And this sensitivity, this aliveness, it deserves to be felt.

At the same time, though, there are very real things that we can do, here on Earth, as protective mechanisms from certain elements of spirit becoming too much for our fragile frames to handle.

And as I explore these countless healing mechanisms, I continue to learn what works and what does not so much, for me, personally.

Because a lot of what they swear by are simply sugar pills filling bottles of deception.

Be careful of what you adhere to. That is all I will say on that note.

In my opinion, true healing takes account of the whole and brings us to a state of balance.

Thousands of routes, no two alike.

And in my quest for balance, I’ve come face to face with many of the qualms that will prevent me from ever finding such a thing. The latest surfacing of which is something I fear far too many of us artists, deep-feelers and writers alike share. The deep-seeded fear of happiness.

Because happiness is a fickle houseguest. She brings in her bag treasures that we cannot quite put our pinky finger on. We feel the blind taste of sweetness on our lips, or we catch a waft drifting across the shore, without ever quite holding the fruit in our palm.

We can stroke her soft cheek and know everything is right with the world, for that one split second of time. And then we spend years allowing the memory of it to fill us with glimpsing pulses of energy unlike anything else.

Years ago, I gave up the quest for happiness. And then I realized that my heart beats the pulse of a happy home within, telling me everything always is, actually, okay. Even when it’s not.

But still, I fear the unique ring of happiness that I associate, in my mind, with the balanced state of being. I fear that when balanced, I lose the ability to create.

The artistic path is like walking blindly through dripping tunnels, using my hands to feel my way along rocky crevices. Sometimes, fairly often, I fall to my knees, and crawl through a mess of tangled branches. Other times, I stand tall and dance. A weird and wildish dance. The true dance of when no one watching.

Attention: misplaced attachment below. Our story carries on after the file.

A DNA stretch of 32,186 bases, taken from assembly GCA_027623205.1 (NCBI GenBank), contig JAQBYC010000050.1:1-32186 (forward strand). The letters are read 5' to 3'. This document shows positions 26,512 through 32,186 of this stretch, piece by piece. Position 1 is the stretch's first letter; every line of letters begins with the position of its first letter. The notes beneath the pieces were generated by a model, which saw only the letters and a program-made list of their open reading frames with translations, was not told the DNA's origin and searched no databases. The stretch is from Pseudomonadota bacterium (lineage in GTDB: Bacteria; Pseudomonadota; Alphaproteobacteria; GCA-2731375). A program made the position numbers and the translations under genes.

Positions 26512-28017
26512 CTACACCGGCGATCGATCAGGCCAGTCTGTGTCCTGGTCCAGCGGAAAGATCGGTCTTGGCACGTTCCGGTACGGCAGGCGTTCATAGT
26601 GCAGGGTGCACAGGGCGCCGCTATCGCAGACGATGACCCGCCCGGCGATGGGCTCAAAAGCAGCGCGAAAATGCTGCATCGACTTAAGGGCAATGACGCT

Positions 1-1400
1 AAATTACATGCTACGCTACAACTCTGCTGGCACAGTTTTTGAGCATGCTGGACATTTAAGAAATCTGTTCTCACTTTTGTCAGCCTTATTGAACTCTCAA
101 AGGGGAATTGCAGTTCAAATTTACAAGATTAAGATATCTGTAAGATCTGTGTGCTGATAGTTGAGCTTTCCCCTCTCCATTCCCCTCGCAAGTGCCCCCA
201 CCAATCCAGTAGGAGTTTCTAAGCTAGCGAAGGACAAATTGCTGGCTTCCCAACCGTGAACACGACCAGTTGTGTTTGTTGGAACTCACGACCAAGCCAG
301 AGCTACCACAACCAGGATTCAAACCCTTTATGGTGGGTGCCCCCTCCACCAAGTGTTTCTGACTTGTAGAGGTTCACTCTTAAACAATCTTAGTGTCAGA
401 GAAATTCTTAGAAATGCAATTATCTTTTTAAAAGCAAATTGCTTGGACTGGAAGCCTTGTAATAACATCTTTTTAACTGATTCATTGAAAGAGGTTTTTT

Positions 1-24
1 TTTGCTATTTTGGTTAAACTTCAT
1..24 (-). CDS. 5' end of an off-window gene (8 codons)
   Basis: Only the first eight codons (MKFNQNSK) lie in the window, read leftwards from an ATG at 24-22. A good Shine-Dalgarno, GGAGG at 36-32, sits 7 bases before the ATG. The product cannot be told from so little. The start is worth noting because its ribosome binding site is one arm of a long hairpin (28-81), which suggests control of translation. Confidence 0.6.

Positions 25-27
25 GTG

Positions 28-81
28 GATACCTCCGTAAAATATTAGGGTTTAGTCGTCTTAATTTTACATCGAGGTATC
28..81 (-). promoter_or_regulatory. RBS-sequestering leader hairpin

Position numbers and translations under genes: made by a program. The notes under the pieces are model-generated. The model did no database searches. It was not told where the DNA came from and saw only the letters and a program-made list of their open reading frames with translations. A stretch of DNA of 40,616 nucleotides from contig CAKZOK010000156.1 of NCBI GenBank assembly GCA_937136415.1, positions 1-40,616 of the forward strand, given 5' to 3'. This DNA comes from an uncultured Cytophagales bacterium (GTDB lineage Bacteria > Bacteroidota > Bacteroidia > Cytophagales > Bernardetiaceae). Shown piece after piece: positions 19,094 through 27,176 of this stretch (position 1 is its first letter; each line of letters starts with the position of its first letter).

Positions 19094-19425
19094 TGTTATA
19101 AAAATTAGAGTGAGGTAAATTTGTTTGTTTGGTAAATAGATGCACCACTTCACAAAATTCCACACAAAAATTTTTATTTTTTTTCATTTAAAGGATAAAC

But then there are moments when the tunnel falls away, and I find that I am floating in a capsule of space.

In those rare bits of time, Spirit takes over and transcends through my fingertips. And those moments, however few and far between, make the whole journey seem so beautifully perfect.

Yet those moments, for me at least, haven’t always come from being balanced and happy. Rather, they’ve come through feeling. Feeling every last bit of life coursing through my veins. Letting all the feeling swirl around in my cells until my fingers can make form of the nonsense and carve something tangible.

Not thinking about what the words might possibly mean, but rather just writing the waves as they come.

If I become balanced, do I lose this ability?

If I protect my energetic orbs from taking on everything that is happening around me, do I lose the ability to write from a deep place of feeling?

These are all questions I hold, loosely, in my palm, as I decide, once again, that if it does happen, it is okay.

And in the next moment, I will tell myself, again, it is okay.